The supposed role of the media remains divided. 31% believes the media should report factually (down from 34%). 30% underlines the obligation of the media to alert catastrophes (down from 37%). 30% believes the media should launch the debate and controversies (almost the same as in 2009). 26% believes the media have an pedagogical role.


No unanymous declared role for the media (factual information, information on catastrophes, launching the debate, educational role)


The study of Opinionway offers a snapshot of sentiments. It does not provide answers why people seem to be less satisfied with the levels and quality of media information. Neither it comes up with suggestions of actions to be taken.

Following the public debate in France however, we could find however some traces and developments that support Opinionway’s Conclusions, as well define recommendations for actions to be taken.

Why has the initial enthousiasm been tempered ?

The optimistic tone of voice in 2007 and 2008 has changed into a more and more sceptical one. I wonder : Why do people  feel ‘saturated’ on the topic ? Why are they dissatisfied about the level or quality of information ? Could there be an ‘information overkill’  ? Has Sustainable Development been ‘overhyped’ ? Probably. Does it has to do with the economical crises ? Maybe. Is it an exemple of the maximum lifecycle of a ‘consumer hype’, which just fades away.. ? Hereby some reasons why public opinion seems to have changed :

  • Saturation of Information : In the last year, information on Sustainable Development is presented everywhere. IFOP concluded early 2010 that French people experienced a sense of ‘saturation’ of Sustainable Development Information in the media. There may be much information out there, but it is not regarded as sufficiently adequate nor sufficiently targeted.
  • Disappointment about Copenhaguen : As the high expectations for the Copenhague summit in December 2009 were not met, the conference was immediately regarded as a failure in the press. Hardly any attention was paid to the fact that for the first time in history world leaders start to discuss first steps to attack the world economical, social environmental issues.
  • Eco-sceptic people get attention : The eco-sceptical book of Claude Allègre ‘l’Imposture climatique ou la fausse ecologique’ has drawn much attention in France. Mr Allegre disputes the statements of climate change due to human intervention. Apart from the fact his book is disputed all over, it leaves some people with the feeling that ‘all ecologists are liars’.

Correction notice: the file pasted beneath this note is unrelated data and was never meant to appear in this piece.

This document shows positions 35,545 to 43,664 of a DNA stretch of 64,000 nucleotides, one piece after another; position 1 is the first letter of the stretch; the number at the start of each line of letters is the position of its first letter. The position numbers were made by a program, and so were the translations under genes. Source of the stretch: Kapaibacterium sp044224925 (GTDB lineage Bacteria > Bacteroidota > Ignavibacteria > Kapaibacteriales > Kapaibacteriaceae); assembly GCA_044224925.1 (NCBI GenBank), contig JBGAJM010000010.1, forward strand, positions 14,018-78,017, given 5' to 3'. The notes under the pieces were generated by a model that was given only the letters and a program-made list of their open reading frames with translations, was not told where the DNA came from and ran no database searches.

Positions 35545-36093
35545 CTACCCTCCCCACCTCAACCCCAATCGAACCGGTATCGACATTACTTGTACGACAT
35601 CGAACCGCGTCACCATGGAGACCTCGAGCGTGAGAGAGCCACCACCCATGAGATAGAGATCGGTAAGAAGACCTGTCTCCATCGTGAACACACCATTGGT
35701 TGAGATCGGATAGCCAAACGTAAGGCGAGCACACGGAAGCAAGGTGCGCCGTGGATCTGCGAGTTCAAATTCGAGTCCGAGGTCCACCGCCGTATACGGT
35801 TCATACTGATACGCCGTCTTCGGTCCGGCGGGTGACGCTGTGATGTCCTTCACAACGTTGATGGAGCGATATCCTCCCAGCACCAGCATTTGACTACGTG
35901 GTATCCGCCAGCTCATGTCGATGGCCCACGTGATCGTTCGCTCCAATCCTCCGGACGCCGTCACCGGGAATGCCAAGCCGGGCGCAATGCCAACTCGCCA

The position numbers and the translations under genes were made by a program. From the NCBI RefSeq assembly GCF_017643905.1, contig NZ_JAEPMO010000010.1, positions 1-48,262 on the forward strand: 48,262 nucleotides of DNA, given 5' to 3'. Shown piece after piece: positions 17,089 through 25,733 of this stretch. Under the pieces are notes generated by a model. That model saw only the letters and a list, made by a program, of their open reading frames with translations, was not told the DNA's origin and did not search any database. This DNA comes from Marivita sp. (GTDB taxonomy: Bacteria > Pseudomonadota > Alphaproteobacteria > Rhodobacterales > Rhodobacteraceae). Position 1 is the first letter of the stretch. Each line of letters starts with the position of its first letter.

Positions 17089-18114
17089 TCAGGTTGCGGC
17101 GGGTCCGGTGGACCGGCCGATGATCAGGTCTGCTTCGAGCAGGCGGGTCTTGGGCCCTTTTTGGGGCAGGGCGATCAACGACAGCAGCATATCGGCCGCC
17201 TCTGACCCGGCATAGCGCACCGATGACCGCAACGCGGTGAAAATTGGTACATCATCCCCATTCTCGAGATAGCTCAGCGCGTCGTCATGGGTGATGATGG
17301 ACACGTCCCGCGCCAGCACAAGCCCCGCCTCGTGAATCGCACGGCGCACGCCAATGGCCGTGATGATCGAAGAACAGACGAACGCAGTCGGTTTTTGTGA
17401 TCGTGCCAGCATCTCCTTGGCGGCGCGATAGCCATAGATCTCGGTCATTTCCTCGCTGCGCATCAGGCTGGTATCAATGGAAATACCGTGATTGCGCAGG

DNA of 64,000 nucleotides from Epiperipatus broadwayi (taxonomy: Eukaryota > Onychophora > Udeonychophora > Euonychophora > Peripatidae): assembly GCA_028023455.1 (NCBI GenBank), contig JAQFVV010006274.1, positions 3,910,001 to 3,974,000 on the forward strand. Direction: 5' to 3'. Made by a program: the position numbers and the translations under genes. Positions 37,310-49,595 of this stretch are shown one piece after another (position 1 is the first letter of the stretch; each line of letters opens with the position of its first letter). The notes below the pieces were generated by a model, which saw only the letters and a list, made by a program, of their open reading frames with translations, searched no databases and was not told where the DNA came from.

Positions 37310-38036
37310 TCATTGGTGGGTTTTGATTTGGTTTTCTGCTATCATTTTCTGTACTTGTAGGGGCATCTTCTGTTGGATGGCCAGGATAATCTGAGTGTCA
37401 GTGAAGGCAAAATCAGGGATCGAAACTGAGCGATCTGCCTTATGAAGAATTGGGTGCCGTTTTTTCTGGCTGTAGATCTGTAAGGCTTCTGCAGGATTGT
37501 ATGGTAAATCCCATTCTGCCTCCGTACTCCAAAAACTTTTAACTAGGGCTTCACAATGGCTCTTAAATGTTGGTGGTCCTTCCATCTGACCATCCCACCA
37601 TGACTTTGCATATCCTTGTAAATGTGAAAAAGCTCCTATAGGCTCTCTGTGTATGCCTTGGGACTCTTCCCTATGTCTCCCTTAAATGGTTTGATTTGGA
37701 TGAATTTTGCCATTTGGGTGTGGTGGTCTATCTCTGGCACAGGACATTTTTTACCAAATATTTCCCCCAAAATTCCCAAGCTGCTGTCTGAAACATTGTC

• The French government  has started in a tremendous way in 2007 ‘Grenelle d’Environnement’, with round tables and representatives of all civilian, employers, employees and NGOs resulting in a new series of laws like the Grenelle 2 laws and more specificly extended CSR reporting requirements and Eco-labels on products. The process has been tougher than expected. Some groups believe the Grenelle 2 is by far not ambitious enough. Unfortunately putspeaking NGO’s like the Nicolas Hulot Foundation have left the round table discussions.

Which actions to be taken ?

Fortunately,  numerous entreprises and public organisations have started their Sustainable Development and CSR programs, new green product development schemes and mobilisation of employees. They are all taking responsibility as their partners, the government and their customers (entreprises ánd consumers) ask for it.

I firmly believe that companies and governmental institutions should continue to show positive exemples. Positive examples are key to keep employees motivated. New achievements should be actively promoted as a counter-poison to the negative stories that turn around. Exemplary municipalities, successful green and social businesses, intentive civilians : they all should be highlighted and promoted. Exemples should be realistic, specific and ambitious.

I hope the Best Practices presented in this blog, and my consultancy activities,  give a positive impulse to this change : Look at these companies and public organisations : they are all successful, serve their customers in an excellent way ánd take responsibility for a greener, social and healthy world !

Source : 1.